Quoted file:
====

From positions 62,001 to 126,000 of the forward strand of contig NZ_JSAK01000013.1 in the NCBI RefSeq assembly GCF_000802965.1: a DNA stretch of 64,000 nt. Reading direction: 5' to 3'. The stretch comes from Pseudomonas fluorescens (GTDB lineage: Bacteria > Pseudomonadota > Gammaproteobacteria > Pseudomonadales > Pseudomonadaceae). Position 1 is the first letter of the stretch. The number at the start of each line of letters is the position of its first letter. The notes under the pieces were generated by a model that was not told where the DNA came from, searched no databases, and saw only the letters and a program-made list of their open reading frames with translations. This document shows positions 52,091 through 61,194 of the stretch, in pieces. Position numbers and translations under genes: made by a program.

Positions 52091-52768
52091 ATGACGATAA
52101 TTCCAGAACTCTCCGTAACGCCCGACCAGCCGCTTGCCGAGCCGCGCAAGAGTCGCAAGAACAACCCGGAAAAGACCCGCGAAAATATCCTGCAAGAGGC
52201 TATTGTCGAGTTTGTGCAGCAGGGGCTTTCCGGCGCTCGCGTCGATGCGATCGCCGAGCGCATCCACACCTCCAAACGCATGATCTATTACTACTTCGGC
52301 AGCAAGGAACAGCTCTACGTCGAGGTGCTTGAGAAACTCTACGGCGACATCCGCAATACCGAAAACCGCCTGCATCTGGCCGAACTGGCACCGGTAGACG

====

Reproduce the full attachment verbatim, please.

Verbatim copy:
From positions 62,001 to 126,000 of the forward strand of contig NZ_JSAK01000013.1 in the NCBI RefSeq assembly GCF_000802965.1: a DNA stretch of 64,000 nt. Reading direction: 5' to 3'. The stretch comes from Pseudomonas fluorescens (GTDB lineage: Bacteria > Pseudomonadota > Gammaproteobacteria > Pseudomonadales > Pseudomonadaceae). Position 1 is the first letter of the stretch. The number at the start of each line of letters is the position of its first letter. The notes under the pieces were generated by a model that was not told where the DNA came from, searched no databases, and saw only the letters and a program-made list of their open reading frames with translations. This document shows positions 52,091 through 61,194 of the stretch, in pieces. Position numbers and translations under genes: made by a program.

Positions 52091-52768
52091 ATGACGATAA
52101 TTCCAGAACTCTCCGTAACGCCCGACCAGCCGCTTGCCGAGCCGCGCAAGAGTCGCAAGAACAACCCGGAAAAGACCCGCGAAAATATCCTGCAAGAGGC
52201 TATTGTCGAGTTTGTGCAGCAGGGGCTTTCCGGCGCTCGCGTCGATGCGATCGCCGAGCGCATCCACACCTCCAAACGCATGATCTATTACTACTTCGGC
52301 AGCAAGGAACAGCTCTACGTCGAGGTGCTTGAGAAACTCTACGGCGACATCCGCAATACCGAAAACCGCCTGCATCTGGCCGAACTGGCACCGGTAGACG